That's completely unusable. There may be some pulldown in the original source, I don't know, and really I shouldn't have to care. There are only a certain number of displayed frames in there that everything else agrees on, and WMF should give them to me without fuss. Why should everyone else but Microsoft have to re-invent a WMF version of...

    imgp = (unsigned char*)AVIStreamGetFrame(pGet, frm);

    ...I just don't know.

    Right now, WMF is looking very much not-ready-for-prime-time. Please convince me otherwise.

    Friday, October 19, 2012 6:09 PM
  • If you are using raw samples in the source format, there is no deinterlacing going on.  The samples are just the raw frames from the input file.  By looking at the media type attribute MF_MT_INTERLACE_MODE and the sample attribute flags (see http://msdn.microsoft.com/en-us/library/windows/desktop/aa367729(v=vs.85).aspx) you can tell if a sample corresponds to a single interlaced field or a full frame.  For interlaced content with single fields per sample, there will be two samples with the same timestamp.  The timestamps are just as they are in the source content -- if the content has corruptions, so will the samples that come out of the source reader in raw form.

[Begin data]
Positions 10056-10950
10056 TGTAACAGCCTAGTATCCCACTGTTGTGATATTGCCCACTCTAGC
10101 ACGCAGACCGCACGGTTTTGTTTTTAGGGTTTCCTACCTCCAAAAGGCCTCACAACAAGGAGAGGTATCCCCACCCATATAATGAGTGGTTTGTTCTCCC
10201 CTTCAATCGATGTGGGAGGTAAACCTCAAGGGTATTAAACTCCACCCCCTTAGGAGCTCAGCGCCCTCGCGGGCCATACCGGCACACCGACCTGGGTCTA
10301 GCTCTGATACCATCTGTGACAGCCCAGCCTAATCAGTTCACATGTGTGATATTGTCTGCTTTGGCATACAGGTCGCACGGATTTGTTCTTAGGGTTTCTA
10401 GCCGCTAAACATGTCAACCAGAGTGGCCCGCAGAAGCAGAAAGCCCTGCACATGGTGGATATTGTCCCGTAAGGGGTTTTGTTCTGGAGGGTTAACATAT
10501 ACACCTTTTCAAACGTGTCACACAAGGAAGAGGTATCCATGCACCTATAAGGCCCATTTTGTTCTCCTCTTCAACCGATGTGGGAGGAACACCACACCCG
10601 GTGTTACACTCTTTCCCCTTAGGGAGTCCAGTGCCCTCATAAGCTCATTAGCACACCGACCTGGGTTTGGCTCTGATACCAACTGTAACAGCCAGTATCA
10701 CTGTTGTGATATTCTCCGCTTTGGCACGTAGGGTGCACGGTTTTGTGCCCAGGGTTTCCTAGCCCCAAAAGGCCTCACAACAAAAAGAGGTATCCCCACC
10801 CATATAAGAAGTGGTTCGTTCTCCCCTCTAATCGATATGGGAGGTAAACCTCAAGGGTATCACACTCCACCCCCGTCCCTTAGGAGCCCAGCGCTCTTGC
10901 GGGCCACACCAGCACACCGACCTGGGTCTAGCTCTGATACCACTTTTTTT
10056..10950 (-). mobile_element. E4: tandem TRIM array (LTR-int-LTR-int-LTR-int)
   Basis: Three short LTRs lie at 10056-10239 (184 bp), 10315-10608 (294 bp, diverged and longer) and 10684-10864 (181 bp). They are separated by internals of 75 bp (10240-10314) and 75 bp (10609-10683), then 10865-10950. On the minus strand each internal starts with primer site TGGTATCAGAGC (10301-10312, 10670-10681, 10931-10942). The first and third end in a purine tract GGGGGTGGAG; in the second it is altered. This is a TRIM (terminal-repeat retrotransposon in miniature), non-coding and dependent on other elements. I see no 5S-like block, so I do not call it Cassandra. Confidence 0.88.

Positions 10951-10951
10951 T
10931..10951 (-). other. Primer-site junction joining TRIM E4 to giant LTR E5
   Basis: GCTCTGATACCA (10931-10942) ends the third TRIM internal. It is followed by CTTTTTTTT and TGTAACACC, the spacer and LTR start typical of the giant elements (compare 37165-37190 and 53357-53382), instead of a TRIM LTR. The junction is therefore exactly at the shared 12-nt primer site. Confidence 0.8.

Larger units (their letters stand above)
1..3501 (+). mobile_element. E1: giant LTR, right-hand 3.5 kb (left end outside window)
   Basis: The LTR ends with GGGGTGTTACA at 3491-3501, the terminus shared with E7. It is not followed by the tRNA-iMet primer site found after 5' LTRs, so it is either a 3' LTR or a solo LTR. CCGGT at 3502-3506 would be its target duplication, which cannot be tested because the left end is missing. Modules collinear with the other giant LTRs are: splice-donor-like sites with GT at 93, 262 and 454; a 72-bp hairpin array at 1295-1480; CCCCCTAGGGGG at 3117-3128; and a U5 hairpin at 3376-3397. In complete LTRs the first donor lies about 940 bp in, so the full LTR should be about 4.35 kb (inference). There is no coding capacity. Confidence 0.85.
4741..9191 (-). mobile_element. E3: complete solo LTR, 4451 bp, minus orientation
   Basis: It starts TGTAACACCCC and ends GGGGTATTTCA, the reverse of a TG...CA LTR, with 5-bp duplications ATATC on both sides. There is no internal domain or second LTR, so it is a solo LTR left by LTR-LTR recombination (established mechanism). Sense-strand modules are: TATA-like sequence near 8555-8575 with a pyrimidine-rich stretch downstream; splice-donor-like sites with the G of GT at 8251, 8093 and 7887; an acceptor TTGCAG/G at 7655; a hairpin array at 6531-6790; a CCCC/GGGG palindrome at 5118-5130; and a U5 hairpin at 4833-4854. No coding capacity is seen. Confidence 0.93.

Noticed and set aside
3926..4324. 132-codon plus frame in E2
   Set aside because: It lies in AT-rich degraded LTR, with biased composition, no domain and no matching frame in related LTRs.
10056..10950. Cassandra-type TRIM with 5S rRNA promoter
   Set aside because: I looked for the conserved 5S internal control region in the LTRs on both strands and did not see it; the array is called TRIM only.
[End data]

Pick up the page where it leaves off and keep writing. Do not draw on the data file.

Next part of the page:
MF does not support a number of legacy formats.  I do not think any Microsoft media API supports the Cinepak codec out of the box; much like with DirectShow you would need a third party codec for that.  MOV files are supported through the MPEG4 source, but MOV is not specifically supported where it deviates from the MPEG4 spec.

    MF is first and foremost a media playback and transcoding API.  It currently lacks many of the power tools that help with content creation and editing.  Editing applications can be built on top of MF, but doing so will require dealing with many of the nitty-gritty details of media processing, like single field frames and timestamp anomalies.

    Tuesday, November 20, 2012 12:26 AM